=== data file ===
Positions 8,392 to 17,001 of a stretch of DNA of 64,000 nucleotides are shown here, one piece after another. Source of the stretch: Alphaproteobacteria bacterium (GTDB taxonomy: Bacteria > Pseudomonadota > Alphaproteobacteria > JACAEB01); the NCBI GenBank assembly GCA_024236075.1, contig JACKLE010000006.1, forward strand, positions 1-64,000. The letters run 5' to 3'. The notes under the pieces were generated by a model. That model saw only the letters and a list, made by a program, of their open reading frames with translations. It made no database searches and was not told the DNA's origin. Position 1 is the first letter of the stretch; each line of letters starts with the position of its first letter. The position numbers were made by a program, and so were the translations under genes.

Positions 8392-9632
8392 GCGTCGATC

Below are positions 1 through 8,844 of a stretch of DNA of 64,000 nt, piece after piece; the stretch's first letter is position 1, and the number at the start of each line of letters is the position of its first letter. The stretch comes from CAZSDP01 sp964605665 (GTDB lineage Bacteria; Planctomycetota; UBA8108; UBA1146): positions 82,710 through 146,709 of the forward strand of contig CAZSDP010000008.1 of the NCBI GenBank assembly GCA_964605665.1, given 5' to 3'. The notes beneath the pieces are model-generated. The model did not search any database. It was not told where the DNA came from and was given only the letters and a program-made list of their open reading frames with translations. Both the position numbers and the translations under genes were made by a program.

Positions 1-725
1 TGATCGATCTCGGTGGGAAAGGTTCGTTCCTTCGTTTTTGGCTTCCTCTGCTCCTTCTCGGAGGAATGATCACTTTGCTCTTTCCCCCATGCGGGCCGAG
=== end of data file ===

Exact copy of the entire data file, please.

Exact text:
Positions 8,392 to 17,001 of a stretch of DNA of 64,000 nucleotides are shown here, one piece after another. Source of the stretch: Alphaproteobacteria bacterium (GTDB taxonomy: Bacteria > Pseudomonadota > Alphaproteobacteria > JACAEB01); the NCBI GenBank assembly GCA_024236075.1, contig JACKLE010000006.1, forward strand, positions 1-64,000. The letters run 5' to 3'. The notes under the pieces were generated by a model. That model saw only the letters and a list, made by a program, of their open reading frames with translations. It made no database searches and was not told the DNA's origin. Position 1 is the first letter of the stretch; each line of letters starts with the position of its first letter. The position numbers were made by a program, and so were the translations under genes.

Positions 8392-9632
8392 GCGTCGATC

Below are positions 1 through 8,844 of a stretch of DNA of 64,000 nt, piece after piece; the stretch's first letter is position 1, and the number at the start of each line of letters is the position of its first letter. The stretch comes from CAZSDP01 sp964605665 (GTDB lineage Bacteria; Planctomycetota; UBA8108; UBA1146): positions 82,710 through 146,709 of the forward strand of contig CAZSDP010000008.1 of the NCBI GenBank assembly GCA_964605665.1, given 5' to 3'. The notes beneath the pieces are model-generated. The model did not search any database. It was not told where the DNA came from and was given only the letters and a program-made list of their open reading frames with translations. Both the position numbers and the translations under genes were made by a program.

Positions 1-725
1 TGATCGATCTCGGTGGGAAAGGTTCGTTCCTTCGTTTTTGGCTTCCTCTGCTCCTTCTCGGAGGAATGATCACTTTGCTCTTTCCCCCATGCGGGCCGAG